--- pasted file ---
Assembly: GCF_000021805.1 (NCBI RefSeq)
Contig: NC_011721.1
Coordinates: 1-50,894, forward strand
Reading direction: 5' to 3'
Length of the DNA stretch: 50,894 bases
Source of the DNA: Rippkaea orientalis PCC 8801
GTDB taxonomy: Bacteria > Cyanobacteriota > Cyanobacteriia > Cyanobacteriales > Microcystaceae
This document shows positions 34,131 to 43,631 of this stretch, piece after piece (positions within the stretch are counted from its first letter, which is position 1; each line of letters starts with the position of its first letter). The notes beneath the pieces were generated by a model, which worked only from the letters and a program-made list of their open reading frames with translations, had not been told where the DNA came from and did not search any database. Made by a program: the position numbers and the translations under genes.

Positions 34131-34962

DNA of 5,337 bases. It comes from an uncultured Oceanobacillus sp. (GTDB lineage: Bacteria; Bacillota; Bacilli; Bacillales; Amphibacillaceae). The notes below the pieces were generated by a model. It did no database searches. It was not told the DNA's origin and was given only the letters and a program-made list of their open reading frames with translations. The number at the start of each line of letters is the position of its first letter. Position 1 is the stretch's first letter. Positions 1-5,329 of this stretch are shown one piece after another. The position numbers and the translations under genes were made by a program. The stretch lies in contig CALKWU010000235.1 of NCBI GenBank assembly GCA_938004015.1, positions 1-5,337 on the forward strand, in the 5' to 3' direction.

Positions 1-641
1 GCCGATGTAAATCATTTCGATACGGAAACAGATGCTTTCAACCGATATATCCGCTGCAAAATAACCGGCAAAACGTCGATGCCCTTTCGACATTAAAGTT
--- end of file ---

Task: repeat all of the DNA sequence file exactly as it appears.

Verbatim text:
Assembly: GCF_000021805.1 (NCBI RefSeq)
Contig: NC_011721.1
Coordinates: 1-50,894, forward strand
Reading direction: 5' to 3'
Length of the DNA stretch: 50,894 bases
Source of the DNA: Rippkaea orientalis PCC 8801
GTDB taxonomy: Bacteria > Cyanobacteriota > Cyanobacteriia > Cyanobacteriales > Microcystaceae
This document shows positions 34,131 to 43,631 of this stretch, piece after piece (positions within the stretch are counted from its first letter, which is position 1; each line of letters starts with the position of its first letter). The notes beneath the pieces were generated by a model, which worked only from the letters and a program-made list of their open reading frames with translations, had not been told where the DNA came from and did not search any database. Made by a program: the position numbers and the translations under genes.

Positions 34131-34962

DNA of 5,337 bases. It comes from an uncultured Oceanobacillus sp. (GTDB lineage: Bacteria; Bacillota; Bacilli; Bacillales; Amphibacillaceae). The notes below the pieces were generated by a model. It did no database searches. It was not told the DNA's origin and was given only the letters and a program-made list of their open reading frames with translations. The number at the start of each line of letters is the position of its first letter. Position 1 is the stretch's first letter. Positions 1-5,329 of this stretch are shown one piece after another. The position numbers and the translations under genes were made by a program. The stretch lies in contig CALKWU010000235.1 of NCBI GenBank assembly GCA_938004015.1, positions 1-5,337 on the forward strand, in the 5' to 3' direction.

Positions 1-641
1 GCCGATGTAAATCATTTCGATACGGAAACAGATGCTTTCAACCGATATATCCGCTGCAAAATAACCGGCAAAACGTCGATGCCCTTTCGACATTAAAGTT